Shades of Black πŸ–€


After visiting Asmara a few years back , my view of coffee and hospitality changed.

Only a former Nairobian can confess this coz Nairobians and hospitality do not always fit in a sentence.

In Eritrea, and Ethiopia, any valued guest is always seen off with a coffee ceremony. This ceremony is done at home, at the hotel, at the restaurant, at the end of a baraza as well as ceremoniously. In the event, you did not have done in your honor by your Eritrean or Ethiopian friends, akufukuzaye hakuambii toka πŸ™„.

On matters hospitality, I learnt it is good to be hospitable and appreciate whatever level and type of hospitality is given especially in a culture different from yours. Remember, mkono mtupu haulambwi. Not to mean I am the most hospitable. No. In fact, there are times I just want to be with my husband and kids, only for someone to show up unexpectedly πŸ‘ΎπŸ€¦β€β™€οΈπŸ€·β€β™€οΈ.

Just be hospitable otherwise you may end up turning away someone who might have a solution to whatever is eating up memory space in your head at that time……reminds me of the Bible story of Sarah hosting the 2 angels. Had she ignored them, Jacob the swindler may not have been part of present day history.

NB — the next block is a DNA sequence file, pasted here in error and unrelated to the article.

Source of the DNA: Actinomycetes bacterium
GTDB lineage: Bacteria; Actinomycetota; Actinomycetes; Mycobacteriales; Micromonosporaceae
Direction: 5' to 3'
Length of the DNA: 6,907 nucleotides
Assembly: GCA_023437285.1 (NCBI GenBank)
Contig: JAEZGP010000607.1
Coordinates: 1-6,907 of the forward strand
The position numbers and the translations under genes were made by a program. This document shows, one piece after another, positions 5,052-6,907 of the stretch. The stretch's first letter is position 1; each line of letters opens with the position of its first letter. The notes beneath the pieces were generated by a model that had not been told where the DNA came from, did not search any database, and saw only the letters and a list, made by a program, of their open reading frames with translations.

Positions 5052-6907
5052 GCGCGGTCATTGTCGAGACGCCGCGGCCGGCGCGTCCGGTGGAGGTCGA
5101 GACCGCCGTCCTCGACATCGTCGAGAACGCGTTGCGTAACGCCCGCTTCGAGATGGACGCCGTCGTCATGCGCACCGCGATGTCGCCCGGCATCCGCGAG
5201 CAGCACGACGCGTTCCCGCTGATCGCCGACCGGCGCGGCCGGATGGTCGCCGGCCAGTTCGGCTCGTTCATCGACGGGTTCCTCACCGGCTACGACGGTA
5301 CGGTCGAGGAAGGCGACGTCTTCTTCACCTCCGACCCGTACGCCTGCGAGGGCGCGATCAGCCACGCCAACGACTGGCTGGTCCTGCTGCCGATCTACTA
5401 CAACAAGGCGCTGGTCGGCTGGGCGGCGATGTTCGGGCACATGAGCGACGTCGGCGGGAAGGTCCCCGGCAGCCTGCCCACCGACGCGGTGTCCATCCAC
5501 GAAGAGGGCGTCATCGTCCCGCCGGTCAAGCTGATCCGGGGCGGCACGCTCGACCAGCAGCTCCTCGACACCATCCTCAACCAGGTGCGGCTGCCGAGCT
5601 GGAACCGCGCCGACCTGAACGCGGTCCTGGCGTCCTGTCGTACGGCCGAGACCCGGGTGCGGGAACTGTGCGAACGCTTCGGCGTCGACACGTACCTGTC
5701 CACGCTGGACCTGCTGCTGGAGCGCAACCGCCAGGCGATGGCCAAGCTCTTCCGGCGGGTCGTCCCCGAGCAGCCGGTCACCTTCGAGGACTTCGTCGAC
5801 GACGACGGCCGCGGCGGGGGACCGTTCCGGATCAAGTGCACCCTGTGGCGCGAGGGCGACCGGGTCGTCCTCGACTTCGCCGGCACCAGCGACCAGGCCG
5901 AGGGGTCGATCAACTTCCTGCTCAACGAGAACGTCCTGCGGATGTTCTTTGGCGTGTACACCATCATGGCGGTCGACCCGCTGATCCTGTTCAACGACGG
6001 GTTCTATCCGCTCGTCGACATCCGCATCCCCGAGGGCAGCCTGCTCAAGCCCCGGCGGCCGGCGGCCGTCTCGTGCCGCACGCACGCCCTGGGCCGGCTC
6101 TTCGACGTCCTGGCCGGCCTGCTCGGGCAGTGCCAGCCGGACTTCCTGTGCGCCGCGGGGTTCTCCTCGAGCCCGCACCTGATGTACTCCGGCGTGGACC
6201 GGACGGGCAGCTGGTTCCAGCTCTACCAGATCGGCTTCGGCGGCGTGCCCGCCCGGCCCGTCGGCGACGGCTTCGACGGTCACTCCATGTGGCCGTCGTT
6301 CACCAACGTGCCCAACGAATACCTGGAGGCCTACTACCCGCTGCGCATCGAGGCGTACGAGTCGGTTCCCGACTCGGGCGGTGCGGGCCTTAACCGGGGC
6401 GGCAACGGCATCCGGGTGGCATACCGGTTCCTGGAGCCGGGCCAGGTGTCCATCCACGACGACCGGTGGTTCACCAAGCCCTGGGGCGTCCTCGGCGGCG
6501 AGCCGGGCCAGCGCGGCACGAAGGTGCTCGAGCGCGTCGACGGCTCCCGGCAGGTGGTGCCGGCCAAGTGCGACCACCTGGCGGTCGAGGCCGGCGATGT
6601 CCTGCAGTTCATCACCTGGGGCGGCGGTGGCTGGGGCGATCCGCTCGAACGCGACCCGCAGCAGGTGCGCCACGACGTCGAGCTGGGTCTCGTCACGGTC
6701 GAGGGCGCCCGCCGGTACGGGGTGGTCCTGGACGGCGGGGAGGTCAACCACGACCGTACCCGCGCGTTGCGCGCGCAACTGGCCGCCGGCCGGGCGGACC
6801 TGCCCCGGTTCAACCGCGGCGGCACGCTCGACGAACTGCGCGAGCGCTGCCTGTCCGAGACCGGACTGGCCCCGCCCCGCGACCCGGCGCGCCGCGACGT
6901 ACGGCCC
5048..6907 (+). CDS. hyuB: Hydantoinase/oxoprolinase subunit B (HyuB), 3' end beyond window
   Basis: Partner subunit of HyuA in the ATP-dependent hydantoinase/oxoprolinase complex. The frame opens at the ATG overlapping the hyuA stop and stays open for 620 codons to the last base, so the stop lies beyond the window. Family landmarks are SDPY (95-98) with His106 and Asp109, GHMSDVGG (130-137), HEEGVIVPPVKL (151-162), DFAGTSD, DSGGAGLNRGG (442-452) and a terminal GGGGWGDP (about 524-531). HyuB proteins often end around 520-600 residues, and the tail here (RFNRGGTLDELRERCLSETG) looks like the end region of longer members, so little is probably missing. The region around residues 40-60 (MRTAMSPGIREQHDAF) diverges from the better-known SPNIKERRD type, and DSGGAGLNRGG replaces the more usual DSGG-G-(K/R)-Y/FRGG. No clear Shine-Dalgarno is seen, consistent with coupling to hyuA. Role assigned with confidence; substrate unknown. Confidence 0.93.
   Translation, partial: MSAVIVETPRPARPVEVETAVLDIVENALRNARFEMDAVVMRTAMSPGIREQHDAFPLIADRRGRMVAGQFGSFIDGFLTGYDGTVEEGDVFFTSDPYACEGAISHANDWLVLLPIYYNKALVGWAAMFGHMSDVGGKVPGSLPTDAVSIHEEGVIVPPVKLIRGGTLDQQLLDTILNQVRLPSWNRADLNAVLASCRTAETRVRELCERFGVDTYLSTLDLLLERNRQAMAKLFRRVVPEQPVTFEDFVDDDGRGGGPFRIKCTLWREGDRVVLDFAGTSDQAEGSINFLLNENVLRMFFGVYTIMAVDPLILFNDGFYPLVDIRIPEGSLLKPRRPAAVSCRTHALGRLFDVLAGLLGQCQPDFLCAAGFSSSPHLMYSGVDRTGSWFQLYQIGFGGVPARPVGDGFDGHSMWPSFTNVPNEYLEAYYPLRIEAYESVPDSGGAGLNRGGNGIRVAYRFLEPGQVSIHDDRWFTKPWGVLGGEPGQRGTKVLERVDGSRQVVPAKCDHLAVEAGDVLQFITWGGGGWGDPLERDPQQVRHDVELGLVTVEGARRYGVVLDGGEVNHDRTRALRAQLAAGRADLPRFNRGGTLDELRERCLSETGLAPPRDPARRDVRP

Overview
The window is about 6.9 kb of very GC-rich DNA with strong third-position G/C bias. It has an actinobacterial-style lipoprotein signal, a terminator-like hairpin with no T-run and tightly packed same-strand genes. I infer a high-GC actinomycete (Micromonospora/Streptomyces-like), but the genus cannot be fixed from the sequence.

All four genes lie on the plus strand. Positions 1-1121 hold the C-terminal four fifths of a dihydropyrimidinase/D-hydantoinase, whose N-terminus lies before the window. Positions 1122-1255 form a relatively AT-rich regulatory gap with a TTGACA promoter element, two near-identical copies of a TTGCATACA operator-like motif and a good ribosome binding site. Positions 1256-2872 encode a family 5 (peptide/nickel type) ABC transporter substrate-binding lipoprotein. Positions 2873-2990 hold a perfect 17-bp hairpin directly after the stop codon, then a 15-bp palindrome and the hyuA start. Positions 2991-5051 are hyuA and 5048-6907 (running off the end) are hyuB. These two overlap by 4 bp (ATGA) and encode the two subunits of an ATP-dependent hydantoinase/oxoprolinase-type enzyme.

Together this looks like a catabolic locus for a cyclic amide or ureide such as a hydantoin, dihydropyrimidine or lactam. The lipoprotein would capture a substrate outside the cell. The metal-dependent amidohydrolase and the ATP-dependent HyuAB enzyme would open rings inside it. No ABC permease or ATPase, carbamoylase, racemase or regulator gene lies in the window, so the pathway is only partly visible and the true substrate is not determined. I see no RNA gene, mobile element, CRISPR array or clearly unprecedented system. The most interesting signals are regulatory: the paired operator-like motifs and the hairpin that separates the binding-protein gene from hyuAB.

This packet of coffee beans was purchased more than a year ago and stashed in the fridge conveniently……..in other words I placed it there and forgot that it ever existed till today.

Today morning, I wanted something different from the usual black tea punched with lemon & apple cider vinegar, homemade juice or ginger milk tea with whatever accompaniment is available.

Today’s different was strong black coffee with boiled maize.

Before we go any further, I am team Kenya all the way meaning 90% of the products, ingredients and etc in my kitchen are Kenyan. Proudly Kenyan.

Ingredients

  1. Coffee beans (unroasted)

What to do

  1. Get a wide pan and place it on high heat on your widest burner if using a gas/electric cooker.
  2. Caveat: work in an airy space.
  3. Place your coffee beans in the pan and wait for the crackling sound before starting to stir. The sound similar to that of groundnuts.
  4. Start stirring as often as the sound is there.
  5. The beans will start changing colour to a darker tone. Continue stirring till all of them get evenly dark.

If you zoom in, you will note that shades of black are uneven.

  • The more the crackling sound, the more the smoke. Do not be scared that you are burning the kitchen down. Refer to pint #2 above.

  • Keep stirring, despite coughing your lungs out {pun intended}, as you keep checking on the evenness of the shades of black.
  • One trick. I use is that the wooden cooking stick has an oily glare like this πŸ‘‡

Hiyo sio cooking oil (Google translate).

  • Switch off the heat, stir for 1 – 2 minutes as the pan cools down. This is because the beans at the bottom are still absorbing heat from the pan directly.
  • Let it cool down for an hour or two.
  • Grind in a grinder or blender.

  • Transfer to an air tight container and place in the fridge to retain the freshness and aroma.

Brew your coffee whenever the craving strikes.

Enjoy

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